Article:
The holiday is no reason for China's internet watchdog to stop monitoring internet. The Cyberspace Administration of China (CAC) on Thursday said it has closed down more than 200 illegal websites and some 6,000 accounts from various social media platforms including pornography, gambling and terrorism, the Global Times reported.

The central government is continuing its drive to support entrepreneurship around the country. The state news agency Xinhua reported that China will establish bases for mass entrepreneurship and innovation while develop makerspaces to foster growth, according to a government statement released on Thursday. Pilot innovation platforms will be established based on existing national demonstration zones for independent innovations and high-tech zones, said a statement released after Wednesday's executive meeting of the State Council presided over by Premier Li Keqiang. Enterprises, research institutes, universities, and innovators will be encouraged to collaborate in creating more makerspaces, to facilitate the upgrading of manufacturing and modern services, the statement said. Priority will be given to information technology, high-end equipment manufacturing and modern agriculture, the statement said. Although ambitious it is still unclear how well the strategy will work out.

Read more about online celebration of the new year, LeEco ‘s planned expansion and more in this week selected articles from AllChinaTech.


Weekly briefing week 4 2016 (26-31/1)

As always the Chinese puzzle is – well, puzzling. New figures of phone sales put Huawei as the most sold domestic phone brand in China. The data from research firm Canalys, stated an 81 percent surge in sales for Huawei year-on-year pushing the company past Xiaomi, which held the top spot during the previous quarter of business. The hey-days of the Chinese cellphone market might be over. New figures show that even Apple and investor darling Xiaomi are struggling to stand out amid intense competition in low-margin handsets.

Online financing might be facing tougher times in the aftermath of the unfolding Ezubao scandal. Chinese police have arrested 21 people involved in the operation of peer-to-peer lender Ezubao, the official Xinhua news agency said on Monday, over an online scam it said took in some 50 billion yuan ($7.6 bn) from about 900,000 investors. Banking regulators are said to be establishing a “monitoring and warning system” against financial risk and fraud.

Global expansion is increasingly on the agenda for Chinese startups. Last year the government launched a series of measures supporting cross border e-commerce and it seems to have paid off.  Chinese interest for the Indian markets are no longer restricted to proposals, but have been making aggressive and widespread investments. The new year began with China's online travel company Ctrip picking up a strategic stake in Makemytrip and Baidu unveiling discussions with multiple Indian internet startups for investments. This comes against the backdrop of Alibaba's high profile investments in Snapdeal and Paytm last year.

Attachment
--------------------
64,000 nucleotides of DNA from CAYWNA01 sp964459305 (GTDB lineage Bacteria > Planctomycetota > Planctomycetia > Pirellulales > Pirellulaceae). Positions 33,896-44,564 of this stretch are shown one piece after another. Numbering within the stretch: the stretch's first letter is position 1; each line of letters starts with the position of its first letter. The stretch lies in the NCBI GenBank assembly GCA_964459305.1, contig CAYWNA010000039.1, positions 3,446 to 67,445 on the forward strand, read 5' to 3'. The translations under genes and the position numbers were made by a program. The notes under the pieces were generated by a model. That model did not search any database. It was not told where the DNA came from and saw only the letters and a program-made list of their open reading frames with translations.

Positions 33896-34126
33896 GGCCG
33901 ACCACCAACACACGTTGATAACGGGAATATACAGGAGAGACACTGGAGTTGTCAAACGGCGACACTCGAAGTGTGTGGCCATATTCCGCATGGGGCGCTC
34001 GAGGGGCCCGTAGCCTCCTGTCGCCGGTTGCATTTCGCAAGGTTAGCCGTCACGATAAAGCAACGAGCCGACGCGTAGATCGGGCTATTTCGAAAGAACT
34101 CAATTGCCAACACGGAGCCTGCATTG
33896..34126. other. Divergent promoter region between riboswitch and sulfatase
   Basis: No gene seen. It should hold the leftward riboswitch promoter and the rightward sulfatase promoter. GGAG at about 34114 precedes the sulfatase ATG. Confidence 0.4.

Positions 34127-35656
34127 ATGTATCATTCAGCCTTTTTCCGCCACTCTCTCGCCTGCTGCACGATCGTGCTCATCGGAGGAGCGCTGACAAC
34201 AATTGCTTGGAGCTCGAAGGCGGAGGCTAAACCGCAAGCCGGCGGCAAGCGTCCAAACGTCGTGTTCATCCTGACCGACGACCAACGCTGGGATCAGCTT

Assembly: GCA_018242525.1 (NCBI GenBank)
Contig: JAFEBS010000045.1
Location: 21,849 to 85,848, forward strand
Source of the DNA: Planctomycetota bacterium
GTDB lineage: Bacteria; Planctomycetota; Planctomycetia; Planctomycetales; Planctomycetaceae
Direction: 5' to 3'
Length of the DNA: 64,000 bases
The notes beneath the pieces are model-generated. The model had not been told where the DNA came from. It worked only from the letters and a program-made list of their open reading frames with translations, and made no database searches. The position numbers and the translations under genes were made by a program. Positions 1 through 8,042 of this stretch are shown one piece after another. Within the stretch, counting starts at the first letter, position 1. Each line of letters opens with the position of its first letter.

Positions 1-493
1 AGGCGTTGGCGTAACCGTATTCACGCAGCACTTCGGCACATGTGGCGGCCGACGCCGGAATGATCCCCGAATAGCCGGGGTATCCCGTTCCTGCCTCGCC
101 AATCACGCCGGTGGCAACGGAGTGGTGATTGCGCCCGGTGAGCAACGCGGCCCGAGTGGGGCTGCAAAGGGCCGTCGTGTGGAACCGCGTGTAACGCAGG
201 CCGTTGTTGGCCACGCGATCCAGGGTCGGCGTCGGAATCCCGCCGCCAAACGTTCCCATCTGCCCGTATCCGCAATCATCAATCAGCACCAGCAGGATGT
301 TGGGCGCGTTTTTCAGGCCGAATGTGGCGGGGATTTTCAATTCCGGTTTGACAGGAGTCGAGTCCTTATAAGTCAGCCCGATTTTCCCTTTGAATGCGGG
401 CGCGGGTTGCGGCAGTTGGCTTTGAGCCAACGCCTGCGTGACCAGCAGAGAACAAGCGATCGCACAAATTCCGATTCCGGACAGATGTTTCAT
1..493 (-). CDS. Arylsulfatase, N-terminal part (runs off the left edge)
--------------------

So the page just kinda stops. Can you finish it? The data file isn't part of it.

Hong Kong is the 5th fastest growing startup ecosystem and ranks 25th in the world, according to the Global Startup Ecosystem Ranking 2015 study released by the San Francisco based research firm Compass. However, Hong Kong’s ambitions to become a leading startup hub might be a hard nut to crack. A report from produced by the University of Hong Kong and InnoFoco for research said it was unrealistic for the city to become the next Silicon Valley. Instead efforts to boost start-ups and innovation in Hong Kong should focus on the city’s existing strengths in services and exploit its cosmopolitan population as a testing ground for new ideas, according to a report.

Chinese internet services are  looking beyond the mainland market. Uber is hoping to squeeze more money from users in China after it announced a tie-in with Alibaba’s Alipay that will enable Uber China customers to pay their fare using the payments service when they are overseas. Alipay and Uber China first partnered to cover domestic rides in 2014, but now the duo is tapping into the huge market for Chinese tourism and business travel. Initially the partnership goes live in Hong Kong, Macau, and Taiwan — three hotspots for travel during the upcoming Chinese New Year — but Uber China said the agreement “will be extended to more regions around the world during the year”.  Read more about this, as well as about Chinese star blogger Han Han’s app and the invisible ethical line for a startup entrepreneur in this week selected articles from AllChinaTech.